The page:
How would they feel? That is the question I always asked myself when my thoughts got dark – when I became the daughter of darkness. How would they feel? That is what you must focus on when you get lost in the darkness and the pain of living. How would they feel? They would feel unbearable hurt, loss, and grief. Whenever I thought my pain was too great, I asked, how would they feel… and persevered… just like the singer who saved me.
March 30, 2011 § Leave a comment
At 18-years-old, I tried to figure out a clever way I could somehow inveigle, insinuate, and worm my way into Tom Jones’ world. I began to build my relationship with the president of Tom’s Boosters Fan Club, and also began a long-term correspondence with an older woman living south of San Diego. Being 6’2” and growing up with older sisters, I could sometimes fake looking and sounding mature and could talk fairly easily with older women. These two women would play a huge role in my TJ connection. One on the fan side, and one on the groupie side, but I am getting ahead of myself…
Thinking I am going to major in Communications with a focus in Public Relations and Advertising, I began wracking my brain as to how I can utilize my growing, bookish PR knowledge.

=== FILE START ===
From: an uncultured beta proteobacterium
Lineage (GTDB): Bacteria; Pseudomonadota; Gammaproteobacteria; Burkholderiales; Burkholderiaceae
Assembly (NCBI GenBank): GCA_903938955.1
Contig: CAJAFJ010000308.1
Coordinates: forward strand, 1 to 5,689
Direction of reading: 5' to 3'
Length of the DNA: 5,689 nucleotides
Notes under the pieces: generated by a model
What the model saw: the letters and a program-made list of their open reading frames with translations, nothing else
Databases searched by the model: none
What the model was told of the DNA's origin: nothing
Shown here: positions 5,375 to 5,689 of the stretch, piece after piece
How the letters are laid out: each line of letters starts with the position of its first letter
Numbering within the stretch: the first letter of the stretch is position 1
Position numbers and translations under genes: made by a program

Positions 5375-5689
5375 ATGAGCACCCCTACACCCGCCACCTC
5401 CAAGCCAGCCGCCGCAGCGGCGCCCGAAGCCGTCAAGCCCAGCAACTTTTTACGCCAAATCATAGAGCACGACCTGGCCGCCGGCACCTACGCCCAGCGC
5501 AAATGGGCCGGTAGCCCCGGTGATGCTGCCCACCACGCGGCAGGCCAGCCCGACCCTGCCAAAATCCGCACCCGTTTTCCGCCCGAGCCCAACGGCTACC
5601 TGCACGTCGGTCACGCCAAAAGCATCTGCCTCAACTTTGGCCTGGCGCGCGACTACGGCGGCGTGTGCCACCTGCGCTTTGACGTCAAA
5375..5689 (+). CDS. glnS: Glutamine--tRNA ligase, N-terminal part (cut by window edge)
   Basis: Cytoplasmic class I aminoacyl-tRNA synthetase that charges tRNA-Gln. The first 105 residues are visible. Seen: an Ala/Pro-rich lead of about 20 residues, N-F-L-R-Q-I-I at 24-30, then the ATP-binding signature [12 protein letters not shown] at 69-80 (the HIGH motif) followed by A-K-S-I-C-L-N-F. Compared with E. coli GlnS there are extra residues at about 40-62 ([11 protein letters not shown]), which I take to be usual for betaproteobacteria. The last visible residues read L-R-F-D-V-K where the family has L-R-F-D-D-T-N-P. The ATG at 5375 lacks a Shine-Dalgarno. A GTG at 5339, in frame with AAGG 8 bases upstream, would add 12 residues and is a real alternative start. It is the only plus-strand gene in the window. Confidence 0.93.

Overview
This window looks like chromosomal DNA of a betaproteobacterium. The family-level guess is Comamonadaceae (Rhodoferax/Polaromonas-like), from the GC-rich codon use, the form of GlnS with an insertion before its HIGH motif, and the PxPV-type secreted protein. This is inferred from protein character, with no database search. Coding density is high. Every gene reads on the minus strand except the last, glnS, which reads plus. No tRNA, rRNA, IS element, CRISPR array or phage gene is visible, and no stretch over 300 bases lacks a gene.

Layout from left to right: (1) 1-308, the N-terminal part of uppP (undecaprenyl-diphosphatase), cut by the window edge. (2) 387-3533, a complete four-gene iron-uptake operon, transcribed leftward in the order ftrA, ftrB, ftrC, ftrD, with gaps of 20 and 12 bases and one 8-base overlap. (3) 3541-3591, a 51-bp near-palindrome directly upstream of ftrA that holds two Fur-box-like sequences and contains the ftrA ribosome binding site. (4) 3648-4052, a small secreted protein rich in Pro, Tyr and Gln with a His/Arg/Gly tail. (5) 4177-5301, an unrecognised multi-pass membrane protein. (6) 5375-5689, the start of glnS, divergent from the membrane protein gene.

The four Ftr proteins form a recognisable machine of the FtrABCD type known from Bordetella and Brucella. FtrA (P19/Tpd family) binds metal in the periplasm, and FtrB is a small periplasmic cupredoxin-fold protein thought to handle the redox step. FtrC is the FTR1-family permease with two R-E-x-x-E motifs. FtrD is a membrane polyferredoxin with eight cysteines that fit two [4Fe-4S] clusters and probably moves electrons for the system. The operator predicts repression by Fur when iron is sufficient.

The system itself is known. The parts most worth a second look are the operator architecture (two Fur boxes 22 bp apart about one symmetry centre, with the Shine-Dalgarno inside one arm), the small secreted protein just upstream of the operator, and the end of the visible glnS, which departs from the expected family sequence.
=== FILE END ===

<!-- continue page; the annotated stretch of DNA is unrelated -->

And then it hit me, while I was watching Rona Barrett, a local LA precursor version of Mary Hart, (who was probably still in junior high school), on our local Channel 11 news, showing some actor getting a star on the Hollywood Walk of Fame. Of course! This is it! Tom Jones needs a star on the Hollywood Walk of Fame!
I immediately wrote the president of Tom’s Boosters, who immediately wrote the gentleman who managed the Tom Jones National Fan Club, operated by Jones’ management. They said, go for it. I immediately wrote Johnny Grant, who was at that time, in charge of the Hollywood Walk of Fame, which operated under the Chamber of Commerce. I wrote of letter of inquiry requesting the requirements for nominating an entertainer into the Hollywood Walk of Fame. It was quite simple: You nominate, and if they accept the nomination, you pay the money. Ba-da-bing, ba-da-boom – it was so simple.
If memory serves me correctly, in late 1971, when Tom’s Boosters nominated Tom Jones to the Hollywood Walk of Fame, the fee for “maintenance” of the star was $2500. We had absolutely no doubt that we could come up with the funds, given the legions of fans in southern California alone. And we knew if we needed help from our “sister” chapter fan clubs, they would jump on in throughout the states, and beyond. That’s what hard-core fans do – they support in body, heart, and soul… and dollars, pounds, francs, and yen.